Here at Avalaunch we all have to be creative ideas machines, because every day we come up with ideas for our clients. It’s the perfect position for idea people like me. Our ideas are what sell our work, make us stand out and eventually end up as infographics that get blogged about, linked to and shared.
An infographic has to illustrate and illuminate or inform on a topic using images combined with text. To me, the best infographics are also timely. They’re about something that is on people’s minds right now. Ideally they combine search engine optimization and they have PR value, so that news outlets will also be interested.
For example, we created an infographic about the true cost of owning the latest iPhone. It was created a few weeks after the iPhone 5 was released. It highlighted not just the cost of your phone and contract but the accessories, apps, and even the time it will cost you to figure it all out. It resonated. Gizmodo, Huffington Post and Mashable picked it up. It got over 16,000 shares on Mashable alone.
Want to get ideas for compelling infographics? Here are some ways to dial up your creativity.
1. Scan HARO – www.helpareporter.com
HARO, short for Help a Reporter is a daily email newsletter with pitches from journalists and bloggers writing stories on a variety of topics. In short, it’s a bunch of story ideas that could turn into compelling infographics.
For example I saw this fact on an email:
Move over Thanksgiving turkey, you’re safe for now… According
to the National Chicken Council’s 2013 Wing Reporter, more than
1.23 billion wing portions will be consumed during this year’s
Super Bowl weekend. Run chicken, run!
Bam! I thought of an infographic about Superbowl foods, including that over a BILLION chicken wings will be eaten.
2. See What’s Trending on Reddit – www.Reddit.com
I scan or search Reddit for interesting facts or stories that are a bit outside the mainstream. These can help me think of a theme for an infographic that goes for entertainment or shock value.
Example: Today’s homepage had an image of someone’s business card. After seeing the picture, I thought of an infographic of the most creative business cards for photographers (or just one about business cards). It would work well for a printing company or any business whose customers are other businesses.
3. Search press release sites like PRNewswire – www.PRNewswire.com
Businesses often tout the latest study or findings with a press release. PRNewswire lets you search any press release and see what news was most emailed or shared on Facebook and Twitter. These can give you ideas for themes for infographics. I often just put in the word “study” or a word that relates to what our client sells.
Example: The first headline in my search is Orthopaedic Surgeons Advise Using Helmets During Winter Sports. It talks about while 40% of skiers and snowboarders don’t wear helmets, wearing one reduces their risk of a serious head injury by as much as 60%. So there’s the start of infographic idea for the skiing industry or even for personal injury attorneys.
4. Google News, Yahoo News – news.google.com news.yahoo.com
Newsjacking is big and easy to pitch to the media. The idea of newsjacking is to make an infographic about a hot topic that’s in the news right now. So to get ideas, search the biggest online news sites to see what’s in the news relating to the topic you’re researching.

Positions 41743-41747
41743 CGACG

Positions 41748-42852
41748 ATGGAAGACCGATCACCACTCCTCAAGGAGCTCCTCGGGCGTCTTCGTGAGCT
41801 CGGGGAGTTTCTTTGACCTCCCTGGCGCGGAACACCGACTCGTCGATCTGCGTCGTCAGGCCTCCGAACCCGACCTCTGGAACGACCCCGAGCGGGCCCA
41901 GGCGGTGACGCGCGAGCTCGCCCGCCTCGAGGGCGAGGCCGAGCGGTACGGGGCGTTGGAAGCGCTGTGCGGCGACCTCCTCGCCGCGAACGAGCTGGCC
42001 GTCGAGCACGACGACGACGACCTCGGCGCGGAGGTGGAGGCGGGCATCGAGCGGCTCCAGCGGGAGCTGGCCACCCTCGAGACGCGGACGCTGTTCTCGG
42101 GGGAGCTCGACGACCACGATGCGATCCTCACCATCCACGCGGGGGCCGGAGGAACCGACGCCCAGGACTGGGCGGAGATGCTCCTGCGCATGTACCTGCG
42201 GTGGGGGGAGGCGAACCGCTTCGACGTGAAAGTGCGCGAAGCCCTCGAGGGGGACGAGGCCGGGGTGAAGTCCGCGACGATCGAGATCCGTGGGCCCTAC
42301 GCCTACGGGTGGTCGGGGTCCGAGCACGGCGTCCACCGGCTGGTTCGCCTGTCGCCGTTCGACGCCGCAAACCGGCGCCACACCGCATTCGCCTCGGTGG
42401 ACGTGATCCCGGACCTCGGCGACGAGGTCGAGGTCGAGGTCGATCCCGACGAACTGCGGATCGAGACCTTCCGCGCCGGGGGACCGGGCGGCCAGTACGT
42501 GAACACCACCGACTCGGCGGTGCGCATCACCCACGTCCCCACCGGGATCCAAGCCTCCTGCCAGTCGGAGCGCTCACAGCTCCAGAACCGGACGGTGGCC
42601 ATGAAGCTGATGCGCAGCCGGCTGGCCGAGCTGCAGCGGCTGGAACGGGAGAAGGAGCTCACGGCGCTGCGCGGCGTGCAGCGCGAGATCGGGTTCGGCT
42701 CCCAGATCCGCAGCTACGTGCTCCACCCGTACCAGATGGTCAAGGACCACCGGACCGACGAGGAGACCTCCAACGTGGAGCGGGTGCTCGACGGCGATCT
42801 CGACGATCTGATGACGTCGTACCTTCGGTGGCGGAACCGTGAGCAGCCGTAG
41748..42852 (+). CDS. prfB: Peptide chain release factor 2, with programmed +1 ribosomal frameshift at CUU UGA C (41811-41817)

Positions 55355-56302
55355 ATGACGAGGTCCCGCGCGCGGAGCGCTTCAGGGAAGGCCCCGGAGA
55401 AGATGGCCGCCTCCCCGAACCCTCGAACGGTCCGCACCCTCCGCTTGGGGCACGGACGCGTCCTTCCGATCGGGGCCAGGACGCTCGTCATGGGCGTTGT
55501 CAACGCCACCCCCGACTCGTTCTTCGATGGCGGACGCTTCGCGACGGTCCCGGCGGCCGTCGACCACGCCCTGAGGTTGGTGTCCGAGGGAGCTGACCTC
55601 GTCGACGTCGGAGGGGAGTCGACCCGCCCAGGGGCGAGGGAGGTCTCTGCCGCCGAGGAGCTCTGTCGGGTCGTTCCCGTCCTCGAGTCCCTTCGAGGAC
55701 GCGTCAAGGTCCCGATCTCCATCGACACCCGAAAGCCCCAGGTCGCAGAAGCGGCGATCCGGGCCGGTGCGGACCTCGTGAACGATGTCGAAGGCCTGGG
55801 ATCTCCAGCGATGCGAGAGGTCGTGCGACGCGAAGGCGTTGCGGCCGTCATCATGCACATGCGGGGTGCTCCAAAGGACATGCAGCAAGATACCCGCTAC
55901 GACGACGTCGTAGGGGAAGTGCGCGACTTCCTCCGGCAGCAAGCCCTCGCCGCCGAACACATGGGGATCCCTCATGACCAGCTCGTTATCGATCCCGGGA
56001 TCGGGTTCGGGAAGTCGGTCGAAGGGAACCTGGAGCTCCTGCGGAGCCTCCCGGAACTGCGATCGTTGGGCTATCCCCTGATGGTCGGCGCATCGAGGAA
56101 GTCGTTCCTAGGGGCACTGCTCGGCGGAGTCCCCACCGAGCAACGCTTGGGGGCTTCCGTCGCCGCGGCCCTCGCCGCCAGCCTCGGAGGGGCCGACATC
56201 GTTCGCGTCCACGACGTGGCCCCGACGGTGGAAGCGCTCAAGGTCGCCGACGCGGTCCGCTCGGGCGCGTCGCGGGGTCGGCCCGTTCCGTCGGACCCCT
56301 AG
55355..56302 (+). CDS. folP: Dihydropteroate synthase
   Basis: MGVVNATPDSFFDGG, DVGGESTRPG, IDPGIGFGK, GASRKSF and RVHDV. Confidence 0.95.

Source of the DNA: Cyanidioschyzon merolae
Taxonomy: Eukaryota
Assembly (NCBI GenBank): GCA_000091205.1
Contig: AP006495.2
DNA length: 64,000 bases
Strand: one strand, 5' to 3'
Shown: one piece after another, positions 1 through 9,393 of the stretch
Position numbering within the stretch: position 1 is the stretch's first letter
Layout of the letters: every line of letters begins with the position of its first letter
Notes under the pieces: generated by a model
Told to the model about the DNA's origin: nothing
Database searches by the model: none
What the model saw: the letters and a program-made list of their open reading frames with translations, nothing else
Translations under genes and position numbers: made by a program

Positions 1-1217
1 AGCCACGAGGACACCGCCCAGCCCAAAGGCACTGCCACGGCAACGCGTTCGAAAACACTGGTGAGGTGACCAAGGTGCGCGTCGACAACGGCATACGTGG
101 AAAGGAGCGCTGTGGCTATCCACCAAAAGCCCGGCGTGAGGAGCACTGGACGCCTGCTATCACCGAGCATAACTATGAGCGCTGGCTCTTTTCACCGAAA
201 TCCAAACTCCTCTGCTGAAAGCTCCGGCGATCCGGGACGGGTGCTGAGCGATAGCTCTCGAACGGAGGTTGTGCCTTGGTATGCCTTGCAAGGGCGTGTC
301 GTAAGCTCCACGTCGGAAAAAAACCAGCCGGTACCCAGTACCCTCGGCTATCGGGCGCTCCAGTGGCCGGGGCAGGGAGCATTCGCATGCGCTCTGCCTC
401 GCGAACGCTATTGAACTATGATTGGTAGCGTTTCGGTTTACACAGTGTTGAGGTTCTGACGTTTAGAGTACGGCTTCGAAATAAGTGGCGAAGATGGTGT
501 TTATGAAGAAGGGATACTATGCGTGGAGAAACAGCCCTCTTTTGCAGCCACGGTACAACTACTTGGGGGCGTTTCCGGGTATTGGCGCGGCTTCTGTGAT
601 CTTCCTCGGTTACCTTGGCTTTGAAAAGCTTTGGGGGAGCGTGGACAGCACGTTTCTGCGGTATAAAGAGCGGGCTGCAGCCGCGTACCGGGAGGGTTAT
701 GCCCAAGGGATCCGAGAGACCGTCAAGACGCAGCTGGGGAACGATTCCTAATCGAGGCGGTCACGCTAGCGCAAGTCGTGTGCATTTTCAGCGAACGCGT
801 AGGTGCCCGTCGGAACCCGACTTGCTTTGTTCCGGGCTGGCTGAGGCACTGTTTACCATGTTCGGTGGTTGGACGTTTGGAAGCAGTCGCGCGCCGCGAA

For example, I thought of making an infographic that is an obituary of sorts for Notre Dame star linebacker Manti Te’o’s fake girlfriend. It would chronicle their relationship until her “death.” Sports bloggers and media outlets might pick it up as a way to illustrate the story.
5. Search Twitter
Since Twitter only indexes recent tweets (maybe 1-2 weeks back) you can find very current information. Again, use the word “study” or a word related to your industry.
I found a tweet about how cruise line Norwegian is doing a Pin to Win type of Pinterest contest. So I thought of an infographic for a marketing firm about the most popular Pin to Win contests or tips for running one.
6. Use Pinterest
Again, I use the search feature and search for a topic that relates to the client. For example, if I had a client who has an online store that features women’s shoes, I could put in the word “shoes” and see what comes up. From the search I can see ideas for how to organize your shoes which could be the basis of an infographic that featured various methods. You could also do one on celebrity’s closets because it’s eye candy for women and that’s why their pinning those types of images.
I even found an infographic about the right type of shoe to wear with your wedding dress. You could adapt that to talk about the type of shoes to wear with various outfits.
Tip: Just because someone pins an image of shoes doesn’t mean they will necessarily put the word shoe in the description. If they don’t, it won’t show up in searches. So start broad first and narrow down. In this case, you might start with the category “women’s fashion.” Scan for patterns or trends and use that as a basis for an infographic about new trends in women’s fashion.
7. Look at Infographics in Google Images
Search for any topic + infographic to see what’s out there. You can take concepts from outdated infographics and find more current data and a new look. It can help you think of new angles to take on a topic or show you elements you can borrow.
For example, while researching ideas for men’s ties, I saw an infographic for Father’s Day that included a “tie graph.” That gave me the idea for a tie graph infographic that used ties instead of pieces of pie in the traditional “pie graph.”
Now you know our secrets.
So I want to know: how do you find inspiration for infographics?